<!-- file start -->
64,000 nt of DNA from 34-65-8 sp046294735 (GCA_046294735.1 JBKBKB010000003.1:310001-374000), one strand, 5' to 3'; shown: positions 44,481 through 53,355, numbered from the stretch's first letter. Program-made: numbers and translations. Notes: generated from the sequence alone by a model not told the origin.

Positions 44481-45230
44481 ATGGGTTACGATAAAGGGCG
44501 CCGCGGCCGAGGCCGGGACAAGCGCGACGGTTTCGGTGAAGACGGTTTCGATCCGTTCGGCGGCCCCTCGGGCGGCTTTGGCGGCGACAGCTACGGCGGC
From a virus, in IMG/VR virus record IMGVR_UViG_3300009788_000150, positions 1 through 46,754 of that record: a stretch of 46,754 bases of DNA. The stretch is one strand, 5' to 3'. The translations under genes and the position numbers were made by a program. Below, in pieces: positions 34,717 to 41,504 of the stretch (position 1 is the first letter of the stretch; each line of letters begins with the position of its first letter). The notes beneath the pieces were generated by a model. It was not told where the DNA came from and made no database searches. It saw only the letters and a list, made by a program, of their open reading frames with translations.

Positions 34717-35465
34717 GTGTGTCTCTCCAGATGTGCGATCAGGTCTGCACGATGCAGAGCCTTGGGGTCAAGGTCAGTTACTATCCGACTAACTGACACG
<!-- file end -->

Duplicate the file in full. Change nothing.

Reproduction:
64,000 nt of DNA from 34-65-8 sp046294735 (GCA_046294735.1 JBKBKB010000003.1:310001-374000), one strand, 5' to 3'; shown: positions 44,481 through 53,355, numbered from the stretch's first letter. Program-made: numbers and translations. Notes: generated from the sequence alone by a model not told the origin.

Positions 44481-45230
44481 ATGGGTTACGATAAAGGGCG
44501 CCGCGGCCGAGGCCGGGACAAGCGCGACGGTTTCGGTGAAGACGGTTTCGATCCGTTCGGCGGCCCCTCGGGCGGCTTTGGCGGCGACAGCTACGGCGGC
From a virus, in IMG/VR virus record IMGVR_UViG_3300009788_000150, positions 1 through 46,754 of that record: a stretch of 46,754 bases of DNA. The stretch is one strand, 5' to 3'. The translations under genes and the position numbers were made by a program. Below, in pieces: positions 34,717 to 41,504 of the stretch (position 1 is the first letter of the stretch; each line of letters begins with the position of its first letter). The notes beneath the pieces were generated by a model. It was not told where the DNA came from and made no database searches. It saw only the letters and a list, made by a program, of their open reading frames with translations.

Positions 34717-35465
34717 GTGTGTCTCTCCAGATGTGCGATCAGGTCTGCACGATGCAGAGCCTTGGGGTCAAGGTCAGTTACTATCCGACTAACTGACACG